This is hard-squash season, even in South Florida where the piles of brightly colored squash are one of our only indicators that winter is approaching. Some people think those squash are only for decoration and have no idea how to prepare them. But they can all essentially be cooked the same way. The hard job is processing them or cutting them up for cooking.
The easiest way to prepare any of these varieties is to cut them in half through the middle, scoop out the seeds and any membranes and then either microwave them in a bit of water or bake them from 45 minutes to an hour, until tender.
I like to add a simple glaze during the last 10 minutes of cooking. For it, I mix some orange juice, cinnamon and ginger ale or apple cider with brown sugar, maple syrup or honey.
Or, if you eat dairy products, use a high-quality butter such as Plugra and sea salt along with fresh-ground black pepper.
Here's a primer on the most common varieties you'll find during the next few months.
Acorn Squash: The easiest to find in supermarkets. As its name suggests, this winter squash is shaped like an acorn. I love it because it's easy to slice into halves and fill with butter. A small acorn squash weighs from 1 to 3 pounds and has sweet, slightly fibrous flesh. Its dark green ribs run the length of its hard, blackish golden-yellow skin. I've also seen golden and multi-colored varieties in the market.
Banana Squash: This winter squash has the shape and color of a fat banana. It grows up to two feet in length and about six inches in diameter. Its bright orange, finely-textured flesh is sweet. Banana squash is often available cut into smaller pieces. Try roasting it.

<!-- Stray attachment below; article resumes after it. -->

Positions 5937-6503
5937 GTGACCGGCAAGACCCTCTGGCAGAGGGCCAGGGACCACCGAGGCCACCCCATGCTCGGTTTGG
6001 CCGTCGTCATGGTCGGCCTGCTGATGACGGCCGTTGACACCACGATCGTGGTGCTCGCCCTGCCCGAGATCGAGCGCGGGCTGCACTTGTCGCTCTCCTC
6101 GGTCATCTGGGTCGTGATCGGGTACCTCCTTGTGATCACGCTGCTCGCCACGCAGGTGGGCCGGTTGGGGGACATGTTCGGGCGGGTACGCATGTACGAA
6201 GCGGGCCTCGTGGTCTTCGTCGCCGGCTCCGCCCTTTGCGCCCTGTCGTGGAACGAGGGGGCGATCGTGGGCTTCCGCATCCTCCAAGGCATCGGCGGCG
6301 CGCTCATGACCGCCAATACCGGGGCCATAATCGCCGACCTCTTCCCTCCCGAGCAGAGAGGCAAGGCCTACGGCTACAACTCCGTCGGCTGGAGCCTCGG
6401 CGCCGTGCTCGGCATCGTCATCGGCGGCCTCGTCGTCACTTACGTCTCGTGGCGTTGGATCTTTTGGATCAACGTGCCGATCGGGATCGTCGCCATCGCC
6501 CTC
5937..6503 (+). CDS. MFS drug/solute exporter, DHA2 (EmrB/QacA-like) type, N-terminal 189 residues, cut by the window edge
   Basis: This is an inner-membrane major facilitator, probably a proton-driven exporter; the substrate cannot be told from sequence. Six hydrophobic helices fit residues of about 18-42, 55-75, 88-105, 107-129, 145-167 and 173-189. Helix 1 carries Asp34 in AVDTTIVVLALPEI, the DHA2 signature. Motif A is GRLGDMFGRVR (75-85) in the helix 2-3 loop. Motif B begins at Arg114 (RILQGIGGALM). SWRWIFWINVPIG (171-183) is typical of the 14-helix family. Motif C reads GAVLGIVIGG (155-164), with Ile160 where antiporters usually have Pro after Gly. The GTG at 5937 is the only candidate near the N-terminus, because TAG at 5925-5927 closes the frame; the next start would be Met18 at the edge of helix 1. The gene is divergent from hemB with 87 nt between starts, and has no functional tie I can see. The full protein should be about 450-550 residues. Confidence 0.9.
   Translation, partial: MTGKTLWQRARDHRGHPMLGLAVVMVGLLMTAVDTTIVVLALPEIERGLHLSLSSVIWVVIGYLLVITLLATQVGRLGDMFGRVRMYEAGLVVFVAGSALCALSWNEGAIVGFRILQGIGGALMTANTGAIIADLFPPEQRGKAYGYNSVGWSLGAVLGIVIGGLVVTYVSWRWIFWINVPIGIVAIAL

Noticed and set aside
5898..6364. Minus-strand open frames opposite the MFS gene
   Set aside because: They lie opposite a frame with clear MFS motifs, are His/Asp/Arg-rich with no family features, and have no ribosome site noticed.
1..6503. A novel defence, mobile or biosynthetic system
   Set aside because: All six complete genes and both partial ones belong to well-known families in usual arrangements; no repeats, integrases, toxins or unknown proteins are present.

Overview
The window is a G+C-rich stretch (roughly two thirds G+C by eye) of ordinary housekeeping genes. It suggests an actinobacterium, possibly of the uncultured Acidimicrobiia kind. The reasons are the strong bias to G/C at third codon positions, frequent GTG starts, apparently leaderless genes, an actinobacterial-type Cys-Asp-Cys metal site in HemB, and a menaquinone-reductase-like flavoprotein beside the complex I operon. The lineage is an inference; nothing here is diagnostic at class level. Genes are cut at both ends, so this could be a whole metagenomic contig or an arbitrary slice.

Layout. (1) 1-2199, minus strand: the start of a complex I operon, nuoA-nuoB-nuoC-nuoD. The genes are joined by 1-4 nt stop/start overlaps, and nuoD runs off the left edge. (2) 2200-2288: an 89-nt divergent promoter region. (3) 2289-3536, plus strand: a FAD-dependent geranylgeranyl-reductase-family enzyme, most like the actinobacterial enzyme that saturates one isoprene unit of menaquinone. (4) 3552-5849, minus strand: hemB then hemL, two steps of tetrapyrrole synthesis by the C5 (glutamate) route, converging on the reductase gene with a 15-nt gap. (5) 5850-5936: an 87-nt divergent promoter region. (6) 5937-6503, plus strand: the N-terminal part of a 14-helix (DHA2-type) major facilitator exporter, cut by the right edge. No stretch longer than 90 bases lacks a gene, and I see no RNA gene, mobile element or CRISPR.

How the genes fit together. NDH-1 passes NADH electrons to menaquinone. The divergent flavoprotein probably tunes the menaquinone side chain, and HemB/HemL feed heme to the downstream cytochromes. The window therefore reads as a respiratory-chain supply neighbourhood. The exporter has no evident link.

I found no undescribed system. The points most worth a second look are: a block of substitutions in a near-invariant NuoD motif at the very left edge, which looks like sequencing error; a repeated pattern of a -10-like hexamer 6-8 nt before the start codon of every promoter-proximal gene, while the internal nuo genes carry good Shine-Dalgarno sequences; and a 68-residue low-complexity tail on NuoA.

Buttercup Squash: Part of the Turban squash family (hard shells with turban-like shapes), it has sweet and creamy orange flesh. This squash is much sweeter than other winter varieties. It can be baked, mashed, pureed, steamed, simmered or stuffed.
Butternut Squash: Available year round, these squash are cream colored and shaped like a vase. The deep-orange flesh is usually very sweet similar to that of a sweet potato. It is loaded with beta carotene and has a nutty flavor. Some people say it tastes like butterscotch. It weighs from 2 to 5 pounds. The more orange the color, typically the more ripe and sweet the squash will be.
Delicata Squash: Also called peanut squash, this is one of the tastier winter squashes. It has very creamy pulp that tastes a bit like corn and sweet potatoes. It's a lighter yellow in color and makes incredibly creamy soups. It ranges from 5 to 10 inches in length. The squash can be baked or steamed. The Delicata squash is actually an heirloom variety that's new to the modern culinary world.
Fairytale Pumpkin Squash: These are often used for decoration. The fruits are flattened on the ends but each rib is deep and beautiful. It looks just like Cinderella's coach from the Disney movie. The Fairytale Pumpkin has deep orange sweet and flavorful flesh.
Hubbard Squash: The extra-hard skins make these giant, blue-gray skinned squash one of the best keeping varieties. These are irregularly shaped, with a skin with warts.
The flesh is dense, and I think not as sweet as the other varieties. Hubbard squash is often sold in pieces that you can cut into chunks and boil or roast.
Spaghetti Squash: Also called vegetable spaghetti or noodle squash, they are shaped like a small watermelon that is creamy yellow. When halved lengthwise, seeded and steamed, baked or microwaved until tender, the flesh separates into strands that resemble spaghetti. Try pulling the strands from the shell with a fork and serving them in the "half shell." Add a sauce or melted butter and parmesan.
ACORN SQUASH STUFFED WITH APPLE-ALMOND-CHERRY BASMATI PILAF
1 cup brown basmati rice
1 1/2 cups water
2 acorn squash (about 2 pounds each), halved, seeded